I bought 2 boxes of Hornady Outfitter 300 Win Mag 180 GMX to shoot in my new to me Blaser.
It shot 1/2 moa to 400 yds (as far as I've tested it) and the cases came out "snickety - snick"
Unfired ammo has a rounded face primer like a Winchester. After firing, the primer is flat against the bolt face. Too hot, nope as cases fall out, head expansion is a non event and the Blaser has nowhere near the primary extraction power of a Mauser.
And the nickel cases are soooo pretty !
This is false. I run the A191 chambers, they have SHORTER throats than SAAMI chambers, therefore a SAAMI chamber produces LESS pressure.Not wise to shoot MK248 mod 1 ammo in guns not chambered for it. Its loaded for 68k psi in their chamber. You probably hit 75-80k.
What a great question. By the way no; I have no clue but hopeful that someone will chime it with the magic bulletSo we've all seen it advised a bazillion times; "....work up a load slowly in your gun, watching for pressure signs". And, "If you change any component, start over on load workup with a reduced charge".
Now sometimes it is difficult when reloading to match the performance, at least in terms of velocity, of factory loaded ammo. To be competitive, and keep the buying public happy, (and brand loyal), factory ammo has to have relatively high velocity performance for each given cartridge.
So how do they do it? How do they make rounds with respectable velocity, that are safe in "any gun of modern manufacture in good condition"??
I realize they use powders that we don't have access to, but where's the "magic"? High performance loads, that work in ANY gun, (and are safe) ,with no gun specific load workup.
What am I missing here??
This answers a question I've had for some time: why does Hornady factory ammo for a given caliber and bullet weight exceed the maximum MV published for the same combination published in their reloading manual?This is false. I run the A191 chambers, they have SHORTER throats than SAAMI chambers, therefore a SAAMI chamber produces LESS pressure.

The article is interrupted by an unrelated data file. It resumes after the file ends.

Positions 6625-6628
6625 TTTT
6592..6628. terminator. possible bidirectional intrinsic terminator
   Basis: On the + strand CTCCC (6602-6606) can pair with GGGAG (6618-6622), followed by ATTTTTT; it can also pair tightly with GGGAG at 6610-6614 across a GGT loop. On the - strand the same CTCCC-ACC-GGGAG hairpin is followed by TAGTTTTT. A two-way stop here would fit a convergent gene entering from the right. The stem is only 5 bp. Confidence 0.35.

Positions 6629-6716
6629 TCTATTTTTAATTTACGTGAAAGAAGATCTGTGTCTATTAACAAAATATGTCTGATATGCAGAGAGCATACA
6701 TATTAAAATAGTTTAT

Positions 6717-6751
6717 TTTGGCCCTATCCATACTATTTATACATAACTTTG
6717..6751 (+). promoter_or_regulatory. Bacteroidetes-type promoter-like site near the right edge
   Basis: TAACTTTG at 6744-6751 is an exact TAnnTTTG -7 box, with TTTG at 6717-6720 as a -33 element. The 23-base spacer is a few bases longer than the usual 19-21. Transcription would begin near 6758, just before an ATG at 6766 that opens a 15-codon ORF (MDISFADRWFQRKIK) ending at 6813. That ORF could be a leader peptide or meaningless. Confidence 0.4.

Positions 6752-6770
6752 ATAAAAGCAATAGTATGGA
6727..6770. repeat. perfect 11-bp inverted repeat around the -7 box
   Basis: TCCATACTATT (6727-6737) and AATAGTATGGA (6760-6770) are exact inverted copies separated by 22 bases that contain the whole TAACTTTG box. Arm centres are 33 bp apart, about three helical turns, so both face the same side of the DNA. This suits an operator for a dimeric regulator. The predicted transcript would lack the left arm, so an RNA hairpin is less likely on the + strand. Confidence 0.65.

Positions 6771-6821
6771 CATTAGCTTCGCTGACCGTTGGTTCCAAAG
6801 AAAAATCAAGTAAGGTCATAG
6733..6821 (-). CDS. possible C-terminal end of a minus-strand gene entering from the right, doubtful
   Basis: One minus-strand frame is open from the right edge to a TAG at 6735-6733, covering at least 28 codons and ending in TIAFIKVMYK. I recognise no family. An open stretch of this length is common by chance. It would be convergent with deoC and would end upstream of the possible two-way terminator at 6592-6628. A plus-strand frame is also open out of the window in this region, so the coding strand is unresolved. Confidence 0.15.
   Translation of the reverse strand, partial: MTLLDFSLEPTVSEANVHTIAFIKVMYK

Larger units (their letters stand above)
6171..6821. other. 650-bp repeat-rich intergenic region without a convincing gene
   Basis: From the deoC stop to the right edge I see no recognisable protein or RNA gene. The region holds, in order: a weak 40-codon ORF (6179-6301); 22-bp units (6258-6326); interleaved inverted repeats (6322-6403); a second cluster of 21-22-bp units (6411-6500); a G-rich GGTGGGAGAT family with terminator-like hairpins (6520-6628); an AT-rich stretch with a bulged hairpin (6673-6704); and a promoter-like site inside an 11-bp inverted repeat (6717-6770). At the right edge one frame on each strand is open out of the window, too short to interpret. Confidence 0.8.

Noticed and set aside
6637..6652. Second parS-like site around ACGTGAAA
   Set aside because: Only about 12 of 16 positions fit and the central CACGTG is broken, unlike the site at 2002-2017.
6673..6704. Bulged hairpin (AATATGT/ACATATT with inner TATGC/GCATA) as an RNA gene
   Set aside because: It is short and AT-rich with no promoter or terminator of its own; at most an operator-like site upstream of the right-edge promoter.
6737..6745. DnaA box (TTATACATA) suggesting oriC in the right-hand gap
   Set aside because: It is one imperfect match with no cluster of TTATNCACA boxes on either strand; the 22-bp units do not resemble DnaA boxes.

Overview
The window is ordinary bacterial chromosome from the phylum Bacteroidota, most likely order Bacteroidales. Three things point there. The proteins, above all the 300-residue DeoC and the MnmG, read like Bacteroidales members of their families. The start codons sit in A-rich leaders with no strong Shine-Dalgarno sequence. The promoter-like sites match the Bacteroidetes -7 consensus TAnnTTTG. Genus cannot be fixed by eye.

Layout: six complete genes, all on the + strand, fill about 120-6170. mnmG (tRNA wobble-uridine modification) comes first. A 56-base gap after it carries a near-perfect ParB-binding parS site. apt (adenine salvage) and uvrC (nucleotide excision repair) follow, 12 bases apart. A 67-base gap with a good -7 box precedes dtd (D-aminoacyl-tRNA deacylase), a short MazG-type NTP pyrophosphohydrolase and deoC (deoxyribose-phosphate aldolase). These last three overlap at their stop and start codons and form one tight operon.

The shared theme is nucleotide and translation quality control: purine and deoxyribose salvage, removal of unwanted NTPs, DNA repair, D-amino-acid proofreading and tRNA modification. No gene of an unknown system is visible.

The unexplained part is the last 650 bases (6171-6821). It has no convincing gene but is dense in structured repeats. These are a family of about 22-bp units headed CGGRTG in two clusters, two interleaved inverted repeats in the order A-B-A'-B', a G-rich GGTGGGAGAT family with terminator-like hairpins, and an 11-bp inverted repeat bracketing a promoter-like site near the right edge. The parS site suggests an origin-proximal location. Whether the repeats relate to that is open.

To the OP, the reason the factories produce loads that work in almost every gun is because they use a few techniques that are known to produce high start pressures with a fast powder that produces a flatter curve.
They blend several powders to get a pressure within 10,000psi of max at the VELOCITY they determine to be optimum.
The biggest trick they use is crimping, this raises the start pressure significantly and flattens the curve somewhat. The rise over time is short, because the powder used is on the fast side.
I compared Winchester loaded ammo in 300WM loaded with 785, Winchester’s equivalent to 780, and my own 780 loads.
I could not come close, without excessive pressure, to their velocities. Over my pressure trace, my loads were over 75,000psi, proof loads actually, to match their velocity.
So their tricks in formulation, crimping and blending is what makes their loads safe.
The maximum pressure from any load in that factory ammo was only around 56,000psi, now I know my pressure trace isn’t calibrated to SAAMI reference ammo, but that is quite low for the 300.
I've saw plenty of factory rounds with ejector marks as well.I have more than once seen ejector marks on factory loaded brass. I would assume that factory rifle makers are mandated to stay within a set dimension for SAMMI and if the cutters go outside of that, they are changed out. With that they can take their "high performance" load at either end and if no signs of pressure are noted, there good to go. Now do rifle manufactures hold true to that limit?? I dont know, seeing ejector marks on factory loaded ammo leads me to believe, no.
Maybe Im WAY off, if so I too have always wondered that.